Day 2 of the Duke Mycology Symposium has wound to a close, [DAY 1 HERE] and I am sitting on my porch contemplating the afternoon’s lectures:

“Pathogen recombination during the amphibian Chytridiomycosis pandemic: Why change what’s working?”

A genetics perspective on Bd, a fungus responsible for widespread amphibian mortality. Apparently one of the factors in its spread is the abundance and transport of bullfrogs (raised for food) and xenopus frogs (used in medical research), which can carry the disease without being killed by it. The recent spread is caused by a single Bd strain which reproduces by cloning itself – it should therefor be genetically uniform. Yet, in practice Bd has a ‘dynamic genome’. This led to discussion led to mechanisms for genetic change without sex, such as mitotic crossover and gene conversion.

“Pathogenicity factors in the chytrid fungus and amphibian pathogen B. dendrobatidis”

Further discussion of Bd, this time from a molecular / genomic perspective. Perhaps the most interesting part was evidence that chytrids contain rhodopsin, a light-sensitive pigment. [] I was also alerted to the existence of the 1000 fungal genomes project.

“Pleiotropic roles of the UPR pathway in Cryptococcus”

UPR is the unfolded protein response – when there are bits of proteins floating around inside a cell, it’s a bad sign. Maybe those proteins were torn apart by heat, or a toxin. This talk looked at the responses of Cryptococcus to the presence of the UPRs. In some cases, they release ‘chaperones’, proteins which help other molecules assemble correctly. Or, they might release dedegredation enzymes to clean up the mess. In extreme cases, they may even trigger apoptosis, a sort of cellular suicide.

“The adaptive value of Flo11‐dependent flocculation and adhesion in yeast”

Epigenetics: Not just for woo-meisters! Click for sauce.

Proteins on the surface of certain yeast cells act  to let the cells stick together and form clusters, which then fall out of their liquid medium. The gene for this surface protein is under considerable epigenetic control – there was a really beautiful picture the speaker presented, in which genetically identical yeast cells nonetheless have different levels of gene expression. Additionally, this phenomenon is an example of the green beard effect.

“Fear the Titans: When bad yeast get worse”

Titan cells are variants of cryptococcus. as much as 20 times as large as typical cells. By themselves, Titans are actually non-virulent. However, they may lie dormant in the body – the speaker found them lurking in the lungs of their test mice – and they appear to provide some protection against FOR normal, virulent cells. They are not only bigger, but are not phagocytosed by immune cells, and they are resistant to chemical attacks by the immune system. This is something interesting I learned: I’d known that the immune system creates reactive oxygen compounds  as part of its chemical weaponry, but I was not previously aware that it uses nitric oxide in a similar manner.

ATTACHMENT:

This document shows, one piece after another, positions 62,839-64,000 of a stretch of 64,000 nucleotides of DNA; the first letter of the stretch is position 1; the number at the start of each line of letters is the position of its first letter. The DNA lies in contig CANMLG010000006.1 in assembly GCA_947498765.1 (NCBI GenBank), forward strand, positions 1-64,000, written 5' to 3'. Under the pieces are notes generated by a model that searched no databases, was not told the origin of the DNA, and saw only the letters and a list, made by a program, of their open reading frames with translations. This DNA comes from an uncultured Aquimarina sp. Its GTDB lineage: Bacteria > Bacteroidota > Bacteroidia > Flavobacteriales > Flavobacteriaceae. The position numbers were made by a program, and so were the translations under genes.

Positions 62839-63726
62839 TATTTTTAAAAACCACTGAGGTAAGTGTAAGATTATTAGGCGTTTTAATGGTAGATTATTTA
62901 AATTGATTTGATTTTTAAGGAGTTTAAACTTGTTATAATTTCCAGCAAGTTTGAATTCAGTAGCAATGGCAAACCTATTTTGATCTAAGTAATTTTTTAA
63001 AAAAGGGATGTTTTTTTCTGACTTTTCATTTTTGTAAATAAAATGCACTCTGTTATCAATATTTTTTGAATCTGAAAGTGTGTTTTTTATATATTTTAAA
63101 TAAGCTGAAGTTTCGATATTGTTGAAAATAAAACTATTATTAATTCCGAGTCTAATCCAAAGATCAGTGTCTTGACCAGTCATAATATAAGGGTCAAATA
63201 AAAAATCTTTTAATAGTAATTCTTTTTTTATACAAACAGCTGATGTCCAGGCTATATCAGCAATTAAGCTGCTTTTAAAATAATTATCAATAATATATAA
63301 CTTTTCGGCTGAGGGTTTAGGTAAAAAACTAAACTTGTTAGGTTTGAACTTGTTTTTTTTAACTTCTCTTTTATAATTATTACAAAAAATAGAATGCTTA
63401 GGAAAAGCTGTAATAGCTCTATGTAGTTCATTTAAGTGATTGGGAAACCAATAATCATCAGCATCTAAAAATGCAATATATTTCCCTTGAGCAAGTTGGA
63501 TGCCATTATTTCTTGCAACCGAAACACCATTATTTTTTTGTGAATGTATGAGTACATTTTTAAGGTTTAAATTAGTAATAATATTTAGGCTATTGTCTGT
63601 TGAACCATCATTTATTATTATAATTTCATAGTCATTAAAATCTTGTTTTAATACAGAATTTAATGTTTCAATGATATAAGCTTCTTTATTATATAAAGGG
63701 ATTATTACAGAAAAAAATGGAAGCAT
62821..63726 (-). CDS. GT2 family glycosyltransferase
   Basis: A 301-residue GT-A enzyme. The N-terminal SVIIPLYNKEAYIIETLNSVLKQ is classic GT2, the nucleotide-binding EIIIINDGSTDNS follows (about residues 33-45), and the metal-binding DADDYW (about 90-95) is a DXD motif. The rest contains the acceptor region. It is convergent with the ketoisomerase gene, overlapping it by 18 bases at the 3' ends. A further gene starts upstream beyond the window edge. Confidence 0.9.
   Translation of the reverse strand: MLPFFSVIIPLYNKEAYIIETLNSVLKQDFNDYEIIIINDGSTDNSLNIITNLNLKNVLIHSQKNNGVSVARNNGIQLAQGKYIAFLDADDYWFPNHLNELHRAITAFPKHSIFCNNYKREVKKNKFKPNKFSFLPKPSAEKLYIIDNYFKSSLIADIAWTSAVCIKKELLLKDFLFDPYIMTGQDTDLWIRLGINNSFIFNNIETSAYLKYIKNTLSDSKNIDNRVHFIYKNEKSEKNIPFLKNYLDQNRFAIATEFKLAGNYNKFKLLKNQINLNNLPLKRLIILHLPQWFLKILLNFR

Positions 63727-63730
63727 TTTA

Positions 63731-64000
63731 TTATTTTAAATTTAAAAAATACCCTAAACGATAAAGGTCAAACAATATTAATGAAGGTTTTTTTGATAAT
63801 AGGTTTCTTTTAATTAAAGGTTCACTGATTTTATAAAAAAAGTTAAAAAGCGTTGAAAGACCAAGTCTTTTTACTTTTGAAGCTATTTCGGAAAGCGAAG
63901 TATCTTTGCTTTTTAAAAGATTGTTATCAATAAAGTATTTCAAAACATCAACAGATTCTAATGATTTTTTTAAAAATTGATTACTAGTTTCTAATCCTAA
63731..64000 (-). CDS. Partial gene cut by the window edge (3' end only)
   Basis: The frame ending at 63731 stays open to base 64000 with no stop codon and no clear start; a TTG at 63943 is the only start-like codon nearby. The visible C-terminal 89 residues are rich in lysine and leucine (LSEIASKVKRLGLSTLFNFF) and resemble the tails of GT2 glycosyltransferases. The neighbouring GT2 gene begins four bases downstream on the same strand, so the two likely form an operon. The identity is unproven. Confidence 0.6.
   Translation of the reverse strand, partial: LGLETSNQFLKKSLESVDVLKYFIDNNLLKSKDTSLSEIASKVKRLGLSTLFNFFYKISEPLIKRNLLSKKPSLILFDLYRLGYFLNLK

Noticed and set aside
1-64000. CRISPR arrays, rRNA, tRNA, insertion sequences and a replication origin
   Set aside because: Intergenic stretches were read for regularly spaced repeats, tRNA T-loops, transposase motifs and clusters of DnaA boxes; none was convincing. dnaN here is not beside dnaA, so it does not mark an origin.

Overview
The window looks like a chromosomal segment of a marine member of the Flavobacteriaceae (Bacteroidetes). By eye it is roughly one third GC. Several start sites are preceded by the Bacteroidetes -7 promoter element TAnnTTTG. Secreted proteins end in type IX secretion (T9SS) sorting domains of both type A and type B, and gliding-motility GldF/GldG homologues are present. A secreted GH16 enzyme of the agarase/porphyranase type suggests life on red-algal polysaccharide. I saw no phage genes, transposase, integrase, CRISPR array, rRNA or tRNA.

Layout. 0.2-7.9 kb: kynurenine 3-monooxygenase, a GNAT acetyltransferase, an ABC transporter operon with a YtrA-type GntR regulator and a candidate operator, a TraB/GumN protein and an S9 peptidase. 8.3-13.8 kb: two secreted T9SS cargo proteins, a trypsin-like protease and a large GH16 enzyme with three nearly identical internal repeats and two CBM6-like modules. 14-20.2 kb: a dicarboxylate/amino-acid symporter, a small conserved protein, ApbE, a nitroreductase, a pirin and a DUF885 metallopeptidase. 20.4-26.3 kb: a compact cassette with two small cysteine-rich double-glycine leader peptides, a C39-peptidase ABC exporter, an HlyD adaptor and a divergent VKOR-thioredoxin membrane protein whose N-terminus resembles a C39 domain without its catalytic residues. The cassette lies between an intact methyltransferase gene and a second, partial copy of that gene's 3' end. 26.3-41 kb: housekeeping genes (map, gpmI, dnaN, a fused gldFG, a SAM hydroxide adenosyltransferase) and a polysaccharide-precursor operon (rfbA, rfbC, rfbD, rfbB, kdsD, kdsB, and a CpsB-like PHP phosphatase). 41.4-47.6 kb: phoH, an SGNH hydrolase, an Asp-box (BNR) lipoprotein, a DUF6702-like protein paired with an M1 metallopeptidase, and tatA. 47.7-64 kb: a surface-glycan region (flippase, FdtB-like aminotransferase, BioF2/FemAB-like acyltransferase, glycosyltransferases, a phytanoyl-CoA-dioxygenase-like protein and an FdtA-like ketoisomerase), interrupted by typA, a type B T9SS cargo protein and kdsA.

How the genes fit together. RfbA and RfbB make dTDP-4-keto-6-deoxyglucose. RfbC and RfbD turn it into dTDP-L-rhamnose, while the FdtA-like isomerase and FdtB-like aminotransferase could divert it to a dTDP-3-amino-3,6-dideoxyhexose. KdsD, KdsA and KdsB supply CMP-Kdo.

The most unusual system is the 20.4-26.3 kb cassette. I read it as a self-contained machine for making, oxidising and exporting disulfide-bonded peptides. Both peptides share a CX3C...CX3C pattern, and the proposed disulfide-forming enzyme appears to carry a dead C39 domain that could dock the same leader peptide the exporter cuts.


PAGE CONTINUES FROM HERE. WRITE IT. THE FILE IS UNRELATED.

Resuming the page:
“Nickel homeostasis in Cryptococcus neoformans”

A recurring theme at this symposium, and one that I appreciate greatly, is the role of metals in biochemistry. Nickle is apparently important for C. neoformans, which uses it as an active site in its urease enzyme. Urease, in turn, is essential for virulence. This leads to an interesting question: since humans have no known nickel metalloproteins, how does cryptococcus maintain its nickel supply? Another observation the speaker made was that metals have an increasing binding affinity, which means that it’s critical that the right metals get to the right proteins. Indeed, the speaker presented an experiment showing that cobalt competes with nickel for the urease binding site, and in doing so inhibits urease activity.

“The structural challenge of the C. neoformans capsule and melanin”

The speaker began by pointing out a knowledge gap connected with size scales. For smallish molecules, there are easy analytical methods available; for entities large enough for microscopy, there’s microscopy. But in between, mesoscopic phenomena, like the capsule structure of Cryptococcus, things are messier. They described their research into cryptococcal capsules, showing for example that they become denser and less permeable with age, owing to changes in their polysaccharide composition. They then went into one of my all time favorite mycological topics, the relationship between melanin and high energy radiation. Not that long ago, fungi were discovered in Chernobyl which were capable of using melanin as a radiosynthetic pigment (Dadachova et al. 2007), similar to how plants use chlorophyll as a photosynthetic pigment. The speaker covered this topic, the impact of growth substrate on melanin form (the pigment is structurally amorphous), and presented some unpublished research showing that mice could withstand deadly doses of radiation… if they ate melanin-rich black fungi. Whoa!

That wraps it up for now. I’ll be back soon to talk about a couple of my favorite posters from the poster session!

    Further Reading:

Dadachova E, Bryan RA, Huang X, Moadel T, Schweitzer AD, Aisen P, Nosanchuk JD, & Casadevall A (2007). Ionizing radiation changes the electronic properties of melanin and enhances the growth of melanized fungi. PloS one, 2 (5) PMID: 17520016